Tales from the Orient

Eleanor M. Farrell

In this article, I will discuss one book representative of each of four major Eastern cultures (China, Japan, Arabia, Australia), and then discuss the very small set of Polynesian fantasy fiction available.


In the mid-1980s, Ace Books began publishing a "Fairy Tales" series, with original novels retelling classic tales. One of the most charming of these books was Kara Dalkey's treatment of The Nightingale. Set in the court life of ancient Japan (the time of Lady Murasaki's Tale of Genji), Dalkey's nightingale is Uguisu, a young woman with a gift for song, whose flute playing reaches the ear of the Emperor. Caught in the political intrigue of the court, Uguisu must use her courage and wit to save her own social position at court and to help the Emperor overcome his enemies. Dalkey displays a competent knowledge of the culture of medieval Japan (she has also written a young adult fantasy novel, Little Sister, using this setting, which was published in 1996), and the fairy tale fits well amid the poetry and pageantry of this period. It's a delightful book.


M. Lucie Chin published The Fairy of Ku-She in 1988, and, as far as I know, hasn't been heard from since. It's a shame, because this is another lovely fantasy novel. At the start of every winter, Chou Ch'ung-i summons her subjects to discharge their duties for the coming season. The White Tiger of the Winter Wind walks the earth, and cold winds freeze the rivers. Other fairies call home the spirits of trees and grasses, and the land becomes brown and withered. The Fairy of Ku-She is in charge of the Golden Chopsticks, and with her sister, Tung Shuang-Ch'eng, who holds the Crystal Snow-vase, they control and amount and placement of the year's snowfall. One year, however, the Golden Chopsticks are stolen, and Ku-She is forced to take on mortal form and descend to the world of men to recover them. The Fairy of Ku-She is set more or less in the China of the Ming dynasty, and the story, with its quest motif and rich descriptions of the fantastic characters of Chinese myth, is perfect fairy tale form.


Patricia Wrightson's trilogy -- The Ice is Coming, The Dark Bright Water, and Journey Behind the Wind -- is a fascinating evocation of aboriginal Australian folklore, which is full of bizarre creatures such as the Nargun, creatures of living rock, the Ninya, ice spirits living in underground caves, or the Yunggamurra, river-spirits who lure men with a siren call. The three books center on Wirrun, a young man of the People who is called upon to become a Hero and to save his land from various evils. These are fairly standard coming of age and quest stories, but the use of the unfamiliar Australian mythology and settings put the classic form into fresh perspective.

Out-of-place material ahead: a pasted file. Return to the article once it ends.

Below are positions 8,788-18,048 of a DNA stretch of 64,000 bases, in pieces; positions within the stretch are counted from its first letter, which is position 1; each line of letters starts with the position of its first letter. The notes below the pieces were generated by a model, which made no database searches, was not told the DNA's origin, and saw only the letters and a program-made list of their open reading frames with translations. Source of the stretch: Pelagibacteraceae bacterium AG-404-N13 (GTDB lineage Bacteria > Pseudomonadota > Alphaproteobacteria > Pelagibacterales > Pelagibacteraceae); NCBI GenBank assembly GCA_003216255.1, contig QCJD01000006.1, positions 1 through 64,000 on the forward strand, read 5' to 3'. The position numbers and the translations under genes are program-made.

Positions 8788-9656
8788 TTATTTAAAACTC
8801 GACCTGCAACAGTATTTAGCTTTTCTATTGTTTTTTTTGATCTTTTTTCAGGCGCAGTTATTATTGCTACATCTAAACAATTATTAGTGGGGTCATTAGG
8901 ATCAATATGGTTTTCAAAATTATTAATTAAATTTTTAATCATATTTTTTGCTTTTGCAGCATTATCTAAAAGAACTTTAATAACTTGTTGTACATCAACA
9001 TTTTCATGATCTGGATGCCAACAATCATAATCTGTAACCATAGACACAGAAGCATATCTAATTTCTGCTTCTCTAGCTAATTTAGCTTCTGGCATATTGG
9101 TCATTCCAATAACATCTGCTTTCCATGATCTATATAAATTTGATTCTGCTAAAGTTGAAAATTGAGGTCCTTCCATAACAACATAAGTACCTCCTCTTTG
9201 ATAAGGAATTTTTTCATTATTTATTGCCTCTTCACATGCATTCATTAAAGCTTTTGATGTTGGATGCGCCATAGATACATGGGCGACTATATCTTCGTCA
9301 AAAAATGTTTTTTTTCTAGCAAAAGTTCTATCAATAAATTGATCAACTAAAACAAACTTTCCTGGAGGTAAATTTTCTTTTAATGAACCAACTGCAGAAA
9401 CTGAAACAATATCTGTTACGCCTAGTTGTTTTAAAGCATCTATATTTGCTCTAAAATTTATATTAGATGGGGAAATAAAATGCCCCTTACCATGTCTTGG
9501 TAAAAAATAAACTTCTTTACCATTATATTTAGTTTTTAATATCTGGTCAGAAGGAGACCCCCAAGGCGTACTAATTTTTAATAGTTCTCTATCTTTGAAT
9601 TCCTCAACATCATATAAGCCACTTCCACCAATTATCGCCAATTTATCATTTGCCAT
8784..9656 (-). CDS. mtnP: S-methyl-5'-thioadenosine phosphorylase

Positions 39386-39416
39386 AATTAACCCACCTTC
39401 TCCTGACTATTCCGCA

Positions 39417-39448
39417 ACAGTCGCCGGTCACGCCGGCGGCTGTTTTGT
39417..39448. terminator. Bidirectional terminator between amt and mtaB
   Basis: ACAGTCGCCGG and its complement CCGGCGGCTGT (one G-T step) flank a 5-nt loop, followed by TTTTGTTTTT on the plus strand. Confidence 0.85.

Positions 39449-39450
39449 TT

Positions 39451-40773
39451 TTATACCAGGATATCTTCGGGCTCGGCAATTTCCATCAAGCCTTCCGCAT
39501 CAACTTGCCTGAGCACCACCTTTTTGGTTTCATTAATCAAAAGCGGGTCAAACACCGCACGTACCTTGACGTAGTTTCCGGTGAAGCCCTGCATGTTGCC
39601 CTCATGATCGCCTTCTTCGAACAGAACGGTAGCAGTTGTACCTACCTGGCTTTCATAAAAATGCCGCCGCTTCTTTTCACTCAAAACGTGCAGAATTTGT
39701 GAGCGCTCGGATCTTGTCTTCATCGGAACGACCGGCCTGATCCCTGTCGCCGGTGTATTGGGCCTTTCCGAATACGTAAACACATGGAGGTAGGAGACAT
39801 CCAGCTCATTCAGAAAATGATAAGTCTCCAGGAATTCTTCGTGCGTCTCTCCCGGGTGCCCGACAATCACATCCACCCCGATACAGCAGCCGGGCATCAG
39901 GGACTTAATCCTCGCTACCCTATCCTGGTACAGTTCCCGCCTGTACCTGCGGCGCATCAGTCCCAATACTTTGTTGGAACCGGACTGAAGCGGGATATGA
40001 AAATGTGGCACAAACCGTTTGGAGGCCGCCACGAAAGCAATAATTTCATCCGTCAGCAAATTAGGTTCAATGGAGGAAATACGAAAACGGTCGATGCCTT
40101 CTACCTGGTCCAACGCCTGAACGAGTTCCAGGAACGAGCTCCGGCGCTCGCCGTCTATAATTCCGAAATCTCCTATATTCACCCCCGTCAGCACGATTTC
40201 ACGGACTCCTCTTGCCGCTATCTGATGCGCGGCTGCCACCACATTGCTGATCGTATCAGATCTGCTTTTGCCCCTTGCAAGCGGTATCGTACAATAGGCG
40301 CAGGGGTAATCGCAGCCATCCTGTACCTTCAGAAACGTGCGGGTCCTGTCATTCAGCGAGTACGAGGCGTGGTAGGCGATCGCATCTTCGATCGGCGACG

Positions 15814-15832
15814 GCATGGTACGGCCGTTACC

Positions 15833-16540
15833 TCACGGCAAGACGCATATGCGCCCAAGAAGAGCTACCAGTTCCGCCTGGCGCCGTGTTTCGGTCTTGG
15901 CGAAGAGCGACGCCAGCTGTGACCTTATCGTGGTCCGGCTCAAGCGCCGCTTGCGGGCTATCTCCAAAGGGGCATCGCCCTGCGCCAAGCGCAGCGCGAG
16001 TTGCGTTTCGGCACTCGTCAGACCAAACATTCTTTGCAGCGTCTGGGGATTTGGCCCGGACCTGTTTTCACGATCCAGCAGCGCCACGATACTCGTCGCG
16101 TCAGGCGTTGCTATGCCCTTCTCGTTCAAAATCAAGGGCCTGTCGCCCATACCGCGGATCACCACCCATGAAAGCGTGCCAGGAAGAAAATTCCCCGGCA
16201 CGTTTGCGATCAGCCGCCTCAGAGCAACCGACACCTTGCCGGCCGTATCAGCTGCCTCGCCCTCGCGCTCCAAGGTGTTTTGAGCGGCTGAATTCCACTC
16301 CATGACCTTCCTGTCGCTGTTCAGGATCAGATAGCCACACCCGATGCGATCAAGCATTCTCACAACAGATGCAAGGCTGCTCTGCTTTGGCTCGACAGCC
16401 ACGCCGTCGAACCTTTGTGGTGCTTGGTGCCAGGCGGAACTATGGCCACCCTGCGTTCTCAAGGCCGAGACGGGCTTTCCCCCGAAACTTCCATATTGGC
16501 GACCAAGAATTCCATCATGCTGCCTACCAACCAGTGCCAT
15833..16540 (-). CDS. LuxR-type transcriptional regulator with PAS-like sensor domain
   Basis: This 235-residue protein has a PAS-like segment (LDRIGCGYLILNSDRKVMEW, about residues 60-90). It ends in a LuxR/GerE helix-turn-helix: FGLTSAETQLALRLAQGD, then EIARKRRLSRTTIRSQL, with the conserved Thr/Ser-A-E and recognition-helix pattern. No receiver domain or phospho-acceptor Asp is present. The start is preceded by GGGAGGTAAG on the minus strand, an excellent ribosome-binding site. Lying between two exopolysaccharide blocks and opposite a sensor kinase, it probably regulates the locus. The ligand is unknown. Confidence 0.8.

Tanith Lee, who is known for her "dark fantasy" stories, wrote a series of books set in an Arabian-inspired land of djinns and demons. Each of these four books concentrates on one of the lords of the Flat Earth -- Azhrarn, creator of nightmare, Uhlume, lord of darkness, Chuz, master of madness, and Azhriaz, mistress of delirium -- and their dealings with each other and with the humans who are often their pawns. The descriptions of the underworld realms of these demon lords and wonderfully rich and decadent. I enjoyed the earlier books, Death's Master and Night's Master, best; eventually the convolutions of plot and the hopeless fates of most of the humans in this diabolic universe got a bit wearing. These are, however, among the few handlings of Arabian Nights-type settings and stories in modern fantasy.


The Pacific island cultures, too, have their unique folklore and mythology, which are still quite unexplored in fantasy fiction. While I was living in Hawaii (a great place to go to graduate school!), I became fascinated by the rich cultural history of the Islands, which permeates the land. I believe in Hawaiian ghosts. So, evidently, does the state government: once while driving through a housing development under construction, I took a photo of an official highway sign stating "Proceed at own risk. Road not yet dedicated." Hawaiians love to "talk story" and they weave their heritage into music, dance and costume, as their ancestors carved it into the lava rocks and sea caves as petroglyphs.

Kathleen Ann Goonan's 1996 novel, The Bones of Time, is a science fiction tale blending genetic cloning and space navigation themes with elements of Hawaiian history and culture, particularly the legendary status of Kamehameha I, who joined the peoples of the Hawaiian islands and founded the dynasty which ruled Hawaii until the last queen, Liliukalani, was deposed by an American-sponsored coup in 1917. Goonan's novel is ambitious and flawed, but has many intriguing concepts and a good feel for Hawaiian culture and geography. In fact, I wish she had kept the story in the Islands, rather than moving to Hong Kong and Tibet for parts of the action. At any rate, the connection between the navigational techniques of the ancient Polynesians, who emigrated from the Asian mainland to populate island groups throughout the Pacific, and futuristic star travel by the characters in The Bones of Time, is particularly fascinating.